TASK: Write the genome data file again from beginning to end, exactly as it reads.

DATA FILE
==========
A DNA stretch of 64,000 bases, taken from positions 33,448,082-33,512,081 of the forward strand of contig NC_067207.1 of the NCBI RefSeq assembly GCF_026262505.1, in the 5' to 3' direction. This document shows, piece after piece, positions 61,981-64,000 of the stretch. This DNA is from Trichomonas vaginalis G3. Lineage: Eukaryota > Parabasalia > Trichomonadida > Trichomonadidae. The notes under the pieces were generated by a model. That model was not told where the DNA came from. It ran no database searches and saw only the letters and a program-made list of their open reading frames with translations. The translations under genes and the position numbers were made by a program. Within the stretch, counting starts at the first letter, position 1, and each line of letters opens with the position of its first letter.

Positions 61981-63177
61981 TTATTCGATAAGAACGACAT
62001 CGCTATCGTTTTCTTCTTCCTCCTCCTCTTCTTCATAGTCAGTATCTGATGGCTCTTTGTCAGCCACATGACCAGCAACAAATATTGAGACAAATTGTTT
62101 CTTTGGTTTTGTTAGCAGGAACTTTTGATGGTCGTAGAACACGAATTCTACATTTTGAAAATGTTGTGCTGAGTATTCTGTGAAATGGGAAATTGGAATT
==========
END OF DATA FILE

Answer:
A DNA stretch of 64,000 bases, taken from positions 33,448,082-33,512,081 of the forward strand of contig NC_067207.1 of the NCBI RefSeq assembly GCF_026262505.1, in the 5' to 3' direction. This document shows, piece after piece, positions 61,981-64,000 of the stretch. This DNA is from Trichomonas vaginalis G3. Lineage: Eukaryota > Parabasalia > Trichomonadida > Trichomonadidae. The notes under the pieces were generated by a model. That model was not told where the DNA came from. It ran no database searches and saw only the letters and a program-made list of their open reading frames with translations. The translations under genes and the position numbers were made by a program. Within the stretch, counting starts at the first letter, position 1, and each line of letters opens with the position of its first letter.

Positions 61981-63177
61981 TTATTCGATAAGAACGACAT
62001 CGCTATCGTTTTCTTCTTCCTCCTCCTCTTCTTCATAGTCAGTATCTGATGGCTCTTTGTCAGCCACATGACCAGCAACAAATATTGAGACAAATTGTTT
62101 CTTTGGTTTTGTTAGCAGGAACTTTTGATGGTCGTAGAACACGAATTCTACATTTTGAAAATGTTGTGCTGAGTATTCTGTGAAATGGGAAATTGGAATT